Media and harm reductionthunder bay Ontario


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Conference presentation focusing on media's representation of harm reduction, focus on local, regional and national media,

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  • To be credible you have to know what you are talking about and you have to be able to get feedback and actively seek out feedback. You have to evaluate and reflect.
  • I stopped trying to make people change their minds on Harm Reduction years ago.
  • Media, the stuff we read, is produced to share information, and to make money for the owners of the media outlet
  • Ecstasy-related deaths in B.C., Alberta spark debate over how to fix poisonous problem a debate and argument can be made to legalize or decriminalize some drugs, regulate them, tax the distribution, etc, similar to alcohol, tobacco, etc. Alcohol and tobacco are the most widely used drugs, and most harmful and expensive to society, and cause the most morbidity and mortality. Harm reduction is useful and necessary and the rebuttal Harm reduction not the solution to addictions
  • It is easy to blame the person, but as with any philosophy that will not help in the long run, and the effort is momentous.
  • we have MADD and SADD but we don’t have MATS or SATS (mothers against Tobacco and smoking or Students against tobacco and smoking) alcohol related deaths in Sk we ~75 in 2008, tobacco ~ 1500) in SK we have a harm reduction program for drinking and driving. It is not an abstinence program, you are allowed to drink some alcohol and then drive, just don’t drink too much, and don’t get caught is what we used to say when I was younger….
  • Dan Gardner book RISK the science and politics of fear
  • The constant othering of the media The public is better than this Those people ‘chose’ that path and they can choose to stop
  • RISK book by Dan Gardner
  • One man said his HIV positive brother was refused care, said Greg Riehl, president of the Saskatchewan HIV and Hepatitis C Nursing Education Organization. “I feel that these are mostly isolated incidents, in that most nurses give good care, but there are some pockets in some areas where nurses could be doing a better job for sure,” he said. It could be that health staff don’t understand their clients entirely, and don’t understand the choices they have made. It comes from a potential lack of education when it comes to HIV and Hepatitis C, as people train to be health-care providers, he said. “As heath care providers we really need to stop, listen and not really try to fix things right away.” Time is an issue in the health care setting, whether hospitals or clinics, and HIV positive clients are complex, with diverse issues, Riehl said. “Sometimes were suffering from burnout to be honest, but that doesn’t excuse us as health care providers to offer bad services, to not care, to not be empathetic,” he said. “We have an obligation to our clients to act ethically. The (Canadian Nursing Association) basically mandates   us to treat everyone with a degree of respect, a degree of empathy.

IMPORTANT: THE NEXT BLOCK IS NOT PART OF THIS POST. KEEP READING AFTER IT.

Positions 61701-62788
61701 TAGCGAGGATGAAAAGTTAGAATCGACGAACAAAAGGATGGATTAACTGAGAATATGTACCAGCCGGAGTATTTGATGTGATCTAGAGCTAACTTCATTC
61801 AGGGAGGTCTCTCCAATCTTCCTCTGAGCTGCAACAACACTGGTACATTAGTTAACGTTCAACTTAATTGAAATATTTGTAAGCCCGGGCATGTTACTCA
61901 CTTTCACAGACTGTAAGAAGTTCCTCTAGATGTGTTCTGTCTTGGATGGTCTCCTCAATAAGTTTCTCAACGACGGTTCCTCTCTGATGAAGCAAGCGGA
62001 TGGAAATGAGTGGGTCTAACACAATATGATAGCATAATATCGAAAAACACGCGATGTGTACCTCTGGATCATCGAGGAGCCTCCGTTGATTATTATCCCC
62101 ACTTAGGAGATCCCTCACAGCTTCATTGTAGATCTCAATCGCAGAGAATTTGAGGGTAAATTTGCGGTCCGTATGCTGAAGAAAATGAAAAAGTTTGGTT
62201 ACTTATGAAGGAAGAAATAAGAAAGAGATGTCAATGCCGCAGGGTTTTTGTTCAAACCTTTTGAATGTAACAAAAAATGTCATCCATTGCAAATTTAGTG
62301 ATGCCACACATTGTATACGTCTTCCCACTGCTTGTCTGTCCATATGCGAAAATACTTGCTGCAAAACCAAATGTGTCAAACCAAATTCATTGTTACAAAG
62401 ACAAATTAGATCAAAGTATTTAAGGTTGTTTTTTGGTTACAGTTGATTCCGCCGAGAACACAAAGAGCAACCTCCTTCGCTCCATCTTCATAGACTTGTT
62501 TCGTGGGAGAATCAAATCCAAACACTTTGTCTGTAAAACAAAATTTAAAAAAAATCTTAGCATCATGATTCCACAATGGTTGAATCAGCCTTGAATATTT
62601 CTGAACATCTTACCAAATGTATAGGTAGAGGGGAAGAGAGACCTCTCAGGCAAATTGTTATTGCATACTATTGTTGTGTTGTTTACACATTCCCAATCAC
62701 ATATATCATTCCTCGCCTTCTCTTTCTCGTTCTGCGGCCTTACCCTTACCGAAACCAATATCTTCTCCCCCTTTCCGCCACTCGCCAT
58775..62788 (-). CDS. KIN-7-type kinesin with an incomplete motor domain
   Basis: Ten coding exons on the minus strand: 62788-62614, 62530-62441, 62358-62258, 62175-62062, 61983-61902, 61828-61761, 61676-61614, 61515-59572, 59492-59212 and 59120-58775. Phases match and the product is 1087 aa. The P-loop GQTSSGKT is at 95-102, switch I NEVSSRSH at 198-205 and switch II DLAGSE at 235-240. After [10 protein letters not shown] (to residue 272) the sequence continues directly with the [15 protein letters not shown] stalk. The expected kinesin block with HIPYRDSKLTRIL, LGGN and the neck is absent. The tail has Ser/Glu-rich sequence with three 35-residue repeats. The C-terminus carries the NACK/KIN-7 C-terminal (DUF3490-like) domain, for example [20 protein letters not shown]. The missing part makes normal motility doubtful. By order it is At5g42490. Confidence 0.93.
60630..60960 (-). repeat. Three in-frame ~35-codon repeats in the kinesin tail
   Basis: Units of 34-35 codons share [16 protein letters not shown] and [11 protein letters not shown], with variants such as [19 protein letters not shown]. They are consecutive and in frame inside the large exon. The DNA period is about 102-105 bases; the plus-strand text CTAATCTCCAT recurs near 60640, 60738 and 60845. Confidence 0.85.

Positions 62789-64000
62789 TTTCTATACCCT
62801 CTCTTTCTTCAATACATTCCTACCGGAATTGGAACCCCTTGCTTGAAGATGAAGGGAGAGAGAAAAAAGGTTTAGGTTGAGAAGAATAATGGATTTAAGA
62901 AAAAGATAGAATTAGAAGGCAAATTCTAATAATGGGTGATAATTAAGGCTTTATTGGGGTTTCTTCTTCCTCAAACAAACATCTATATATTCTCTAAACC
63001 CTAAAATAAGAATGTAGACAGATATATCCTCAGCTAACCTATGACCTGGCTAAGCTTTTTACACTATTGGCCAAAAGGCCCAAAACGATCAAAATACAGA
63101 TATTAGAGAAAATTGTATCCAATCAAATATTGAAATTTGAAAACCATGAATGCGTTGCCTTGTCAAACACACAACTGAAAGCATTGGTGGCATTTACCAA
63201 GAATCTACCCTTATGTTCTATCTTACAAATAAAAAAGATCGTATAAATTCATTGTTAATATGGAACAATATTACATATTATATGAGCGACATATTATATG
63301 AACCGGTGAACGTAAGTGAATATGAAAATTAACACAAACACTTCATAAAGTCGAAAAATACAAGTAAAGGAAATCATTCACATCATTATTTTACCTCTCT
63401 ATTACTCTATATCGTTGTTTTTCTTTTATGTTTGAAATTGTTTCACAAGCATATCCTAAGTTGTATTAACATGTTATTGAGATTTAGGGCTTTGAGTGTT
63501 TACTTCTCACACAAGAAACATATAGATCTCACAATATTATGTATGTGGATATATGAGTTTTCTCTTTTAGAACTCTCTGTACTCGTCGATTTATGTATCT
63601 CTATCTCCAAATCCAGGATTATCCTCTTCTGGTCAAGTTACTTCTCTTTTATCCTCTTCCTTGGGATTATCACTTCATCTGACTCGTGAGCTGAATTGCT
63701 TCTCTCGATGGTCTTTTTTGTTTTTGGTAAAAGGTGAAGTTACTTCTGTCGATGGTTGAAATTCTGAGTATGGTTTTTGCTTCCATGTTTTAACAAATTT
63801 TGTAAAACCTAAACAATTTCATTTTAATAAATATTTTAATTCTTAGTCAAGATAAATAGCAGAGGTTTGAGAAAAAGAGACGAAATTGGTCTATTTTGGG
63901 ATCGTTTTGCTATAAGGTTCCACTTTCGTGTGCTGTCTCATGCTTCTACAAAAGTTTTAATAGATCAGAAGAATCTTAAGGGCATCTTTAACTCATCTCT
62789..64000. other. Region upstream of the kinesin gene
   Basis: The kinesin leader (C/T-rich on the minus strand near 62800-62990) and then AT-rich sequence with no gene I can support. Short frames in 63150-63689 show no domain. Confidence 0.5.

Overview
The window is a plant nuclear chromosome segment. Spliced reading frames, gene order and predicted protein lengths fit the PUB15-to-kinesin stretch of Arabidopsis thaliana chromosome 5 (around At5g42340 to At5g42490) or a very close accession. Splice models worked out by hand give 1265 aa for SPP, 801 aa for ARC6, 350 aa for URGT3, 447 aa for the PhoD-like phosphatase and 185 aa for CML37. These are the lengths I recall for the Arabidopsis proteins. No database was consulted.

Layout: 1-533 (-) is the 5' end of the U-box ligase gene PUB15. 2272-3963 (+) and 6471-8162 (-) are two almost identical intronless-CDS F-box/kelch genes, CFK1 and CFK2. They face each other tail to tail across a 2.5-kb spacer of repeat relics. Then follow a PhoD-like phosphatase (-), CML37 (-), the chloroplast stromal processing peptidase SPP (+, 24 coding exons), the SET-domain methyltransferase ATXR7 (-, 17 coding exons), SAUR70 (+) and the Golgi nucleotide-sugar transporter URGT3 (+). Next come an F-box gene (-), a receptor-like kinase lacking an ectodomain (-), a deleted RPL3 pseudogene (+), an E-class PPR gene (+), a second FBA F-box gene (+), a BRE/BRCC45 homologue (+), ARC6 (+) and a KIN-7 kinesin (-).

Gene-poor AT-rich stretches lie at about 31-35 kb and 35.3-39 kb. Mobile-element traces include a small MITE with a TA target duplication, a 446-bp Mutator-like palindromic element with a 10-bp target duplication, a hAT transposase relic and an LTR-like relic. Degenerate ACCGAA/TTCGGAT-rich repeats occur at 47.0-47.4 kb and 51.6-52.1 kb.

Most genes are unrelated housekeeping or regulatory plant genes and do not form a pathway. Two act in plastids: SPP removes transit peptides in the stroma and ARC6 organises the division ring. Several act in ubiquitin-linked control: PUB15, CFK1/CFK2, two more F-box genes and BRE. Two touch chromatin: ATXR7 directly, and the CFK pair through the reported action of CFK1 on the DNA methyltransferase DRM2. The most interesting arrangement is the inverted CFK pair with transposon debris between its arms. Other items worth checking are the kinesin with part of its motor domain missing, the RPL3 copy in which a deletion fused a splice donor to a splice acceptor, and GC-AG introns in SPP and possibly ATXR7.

• October 3rd, 2007 CANAC Response to Announcement by Minister Clement, Oct. 2nd, 2007 As you are no doubt aware Minister Clement announced, October 2nd, a 6 month extension for North America's only supervised injection site – Insite, located in the Downtown East side of Vancouver. Health Minister Tony Clement has advised the Vancouver Coastal Health Authority which operates Insite, a supervised injection site that their exemption under Section 56 of the Controlled Drugs and Substances Act has been extended until June 30, 2008. This extension will allow research on how supervised injection sites affect prevention, treatment and crime to be continued for another six months. ( It appears that health and human rights have become political issues and are especially hot topics with an election looming in the near future. The Canadian Association of Nurses in AIDS Care (CANAC) believes that this exemption is only a short reprieve and that a long-term decision is required to support the work that is currently occurring at Insite. In addition, later this week Minister Clement will announce Canada's new Anti-drug Strategy built on 3 pillars: prevention, treatment and enforcement. Harm reduction has been dropped and strategies to address HIV/AIDS are becoming more and more difficult to locate on Health Canada’s web sites. Harm reduction has been an official policy of Health Canada's since 1996 and was a major focus in the document Leading Together: Canada Takes Action on HIV/AIDS (2005 - 2010) blueprint for Canada-wide action on HIV/AIDS until 2010. CANAC supports a four-pillar approach, which includes harm reduction as a policy, strategy, and approach; we see this reactionary decision to drop harm reduction as immensely shortsighted. CANAC has known, or heard rumours, of this impending anti-initiative for some time. The roll out of the government’s three-pillar approach is a wobbly stool at best and is being met with disappointment. The successes of those working to implement harm reduction practices in the areas of substance use have lead the way for others to use similar approaches to reduce harm associated with other behaviours and circumstances. A four pillar approach, that includes Harm Reduction, has improved care for patients everywhere. It has taught us to measure success in small steps, to not be disappointed with relapse, to see the value in trying, and recognize that the sense of self worth that is so compromised in the most vulnerable of our patients and clients can be re-built with every moment that they experience understanding and acceptance. CANAC is in support of focusing on the need to maintain services (indeed expand services) to our most marginalized citizens. CANAC supports programs of harm reduction as an integral component of supervised consumption sites and these positive human rights initiatives need to be standard health care services for homeless drug using people. “ Understanding harm reduction has made me a better nurse and I use these practices in all areas of my work. We need to protect this.” (DRW RN from Toronto) Greg Riehl President Canadian Association of Nurses in AIDS Care The Federal Initiative ( Leading Together (